It is hard to say how DPS has altered my future ambitions because it is always changing and adapting as I develop and learn new things.
When working with professionals, studio directors, and freelance animators/illustrators, I was surprised and grateful to learn that they also consider themselves to always be developing, changing and learning about themselves.
So goals are good, but don’t feel pressured to have to define yourself, and if you do, know that you are allowed to change these ambitions as you expand your interests, reflect and develop.
Send emails and be fearless! Don't get disheartened if you don't hear back, or get to work with your dream studios and artists. Perseverance is important, but also maintaining an openness to take opportunities with different places and people. Its important to learn and experience things you might not like as well as the things you love.
It is self-exploratory and everyone will have slightly different opportunities and circumstances, so DPS is a year for you to experience things and understand how you work and navigate around obstacles, and figure out the things you may not have the time during your degree. Also, make a list of competitions and creative fairs over the course of the year that you can get involved in which can also bring in some funding and motivation.
It can be hard to juggle the tasks from the additional DPS classes and your degree coursework but it rewarding if you can stick through it. Since the classes during the DPS application stage gives you industry advice, portfolio and cv practice it is all relevant information that you can feed back into your personal development.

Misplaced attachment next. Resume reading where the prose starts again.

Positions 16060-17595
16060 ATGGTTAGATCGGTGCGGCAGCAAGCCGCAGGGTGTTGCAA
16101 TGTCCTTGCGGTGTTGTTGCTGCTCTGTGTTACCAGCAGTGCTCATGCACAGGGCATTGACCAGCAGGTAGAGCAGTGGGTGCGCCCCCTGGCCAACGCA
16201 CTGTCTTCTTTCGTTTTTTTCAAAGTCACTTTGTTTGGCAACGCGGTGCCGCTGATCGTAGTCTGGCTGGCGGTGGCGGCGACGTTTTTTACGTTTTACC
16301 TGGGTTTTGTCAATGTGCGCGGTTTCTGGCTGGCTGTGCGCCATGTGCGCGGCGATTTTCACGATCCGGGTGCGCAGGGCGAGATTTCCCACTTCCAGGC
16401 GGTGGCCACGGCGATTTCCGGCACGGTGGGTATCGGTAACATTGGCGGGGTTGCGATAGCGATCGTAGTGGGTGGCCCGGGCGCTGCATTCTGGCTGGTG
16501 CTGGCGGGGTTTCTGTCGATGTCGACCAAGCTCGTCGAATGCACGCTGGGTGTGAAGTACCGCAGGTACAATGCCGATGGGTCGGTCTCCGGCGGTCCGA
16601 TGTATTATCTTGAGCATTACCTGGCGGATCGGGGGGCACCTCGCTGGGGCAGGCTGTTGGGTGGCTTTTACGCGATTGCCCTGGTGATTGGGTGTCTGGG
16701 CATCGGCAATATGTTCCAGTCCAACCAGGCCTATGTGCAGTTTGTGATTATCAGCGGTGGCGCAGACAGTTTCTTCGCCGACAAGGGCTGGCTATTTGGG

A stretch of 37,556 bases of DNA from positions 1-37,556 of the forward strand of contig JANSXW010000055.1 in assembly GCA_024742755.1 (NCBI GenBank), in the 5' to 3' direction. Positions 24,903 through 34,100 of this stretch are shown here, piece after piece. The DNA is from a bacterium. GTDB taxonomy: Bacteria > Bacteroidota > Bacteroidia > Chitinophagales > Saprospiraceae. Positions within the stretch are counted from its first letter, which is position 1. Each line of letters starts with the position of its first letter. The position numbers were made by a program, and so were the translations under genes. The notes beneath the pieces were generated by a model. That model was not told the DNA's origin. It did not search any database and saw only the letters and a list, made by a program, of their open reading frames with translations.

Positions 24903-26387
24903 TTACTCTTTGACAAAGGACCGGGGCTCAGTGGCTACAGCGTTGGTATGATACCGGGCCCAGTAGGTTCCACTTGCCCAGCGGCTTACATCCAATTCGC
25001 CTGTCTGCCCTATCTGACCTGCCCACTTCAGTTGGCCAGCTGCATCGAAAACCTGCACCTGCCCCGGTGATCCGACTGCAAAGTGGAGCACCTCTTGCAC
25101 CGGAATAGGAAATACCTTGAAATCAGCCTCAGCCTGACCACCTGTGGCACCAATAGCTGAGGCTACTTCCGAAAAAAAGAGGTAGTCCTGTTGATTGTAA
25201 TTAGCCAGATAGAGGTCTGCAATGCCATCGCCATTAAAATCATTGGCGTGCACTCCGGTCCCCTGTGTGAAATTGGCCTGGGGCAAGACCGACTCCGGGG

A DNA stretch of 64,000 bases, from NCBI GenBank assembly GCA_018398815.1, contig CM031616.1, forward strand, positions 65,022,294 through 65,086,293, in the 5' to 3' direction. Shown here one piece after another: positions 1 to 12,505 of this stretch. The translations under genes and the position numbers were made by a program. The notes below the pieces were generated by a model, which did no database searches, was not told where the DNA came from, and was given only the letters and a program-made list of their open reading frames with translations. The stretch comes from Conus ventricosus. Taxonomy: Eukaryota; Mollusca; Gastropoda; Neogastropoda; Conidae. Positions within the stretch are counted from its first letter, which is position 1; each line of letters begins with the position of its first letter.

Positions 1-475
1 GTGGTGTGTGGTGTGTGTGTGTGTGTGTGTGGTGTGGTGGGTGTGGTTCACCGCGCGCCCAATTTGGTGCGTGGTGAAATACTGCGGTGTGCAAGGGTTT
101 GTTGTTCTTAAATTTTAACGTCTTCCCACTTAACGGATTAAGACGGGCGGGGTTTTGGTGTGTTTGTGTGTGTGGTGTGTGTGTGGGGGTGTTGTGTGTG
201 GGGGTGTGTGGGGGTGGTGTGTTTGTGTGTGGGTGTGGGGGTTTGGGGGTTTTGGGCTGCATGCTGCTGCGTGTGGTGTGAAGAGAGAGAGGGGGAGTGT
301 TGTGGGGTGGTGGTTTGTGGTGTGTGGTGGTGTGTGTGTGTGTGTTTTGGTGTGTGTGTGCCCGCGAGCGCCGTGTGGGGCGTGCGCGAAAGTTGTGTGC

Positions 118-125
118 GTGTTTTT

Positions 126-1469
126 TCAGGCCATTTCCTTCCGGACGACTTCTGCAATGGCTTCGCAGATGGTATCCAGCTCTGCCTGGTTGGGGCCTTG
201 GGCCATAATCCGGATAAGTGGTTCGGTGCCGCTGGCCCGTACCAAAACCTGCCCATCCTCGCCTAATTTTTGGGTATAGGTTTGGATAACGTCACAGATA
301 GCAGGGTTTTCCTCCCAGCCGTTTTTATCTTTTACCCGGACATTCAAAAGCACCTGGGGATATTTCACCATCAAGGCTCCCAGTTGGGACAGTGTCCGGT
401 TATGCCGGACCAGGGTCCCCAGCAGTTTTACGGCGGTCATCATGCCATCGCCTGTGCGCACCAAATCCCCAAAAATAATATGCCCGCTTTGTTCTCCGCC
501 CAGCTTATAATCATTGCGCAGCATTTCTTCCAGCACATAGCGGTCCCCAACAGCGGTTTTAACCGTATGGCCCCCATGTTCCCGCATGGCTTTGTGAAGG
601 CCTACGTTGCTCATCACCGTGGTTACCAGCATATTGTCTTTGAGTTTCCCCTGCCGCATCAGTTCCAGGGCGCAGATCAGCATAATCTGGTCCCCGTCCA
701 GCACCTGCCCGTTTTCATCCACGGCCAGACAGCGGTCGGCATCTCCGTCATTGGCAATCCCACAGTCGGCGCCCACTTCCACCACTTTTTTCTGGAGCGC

The Facilities, technicians and the DPS year. There were so many facilities in the University which are amazing spaces to explore. The printing facilities and animation rooms were gems to me once I found them, and the technicians really were fountains of knowledge that could push your projects into new avenues.
Don’t let them scare you away if you make a mistake, they are there to support your learning and creative wellbeing. The DPS year is unique to LCC and is an amazing opportunity to connect with people across the university, build networks and get the most of your degree experience.
I was a ping pong ball bouncing off everyone I could, I felt like every person had something valuable to share with me that allowed me to grow my creative perspective. However, I would say my tutors in final year, Sarah Temple, the print and book arts technicians, my friends, and meetings and conversations with students on other courses were the ones that shaped my university experience and supported me.
Drawing from life, world documentaries, collecting random things, looking at picture books, open access lectures around London, listening to people talk about their stories and observing things when I take walks.
I still live and work from home, in my parent's living-room, or I hot desk around London. It can get pretty messy and crowded and I have realised I need two desks to work in order to move back and forth when I need a little change in scenery. One day I hope to have a little studio space of my own.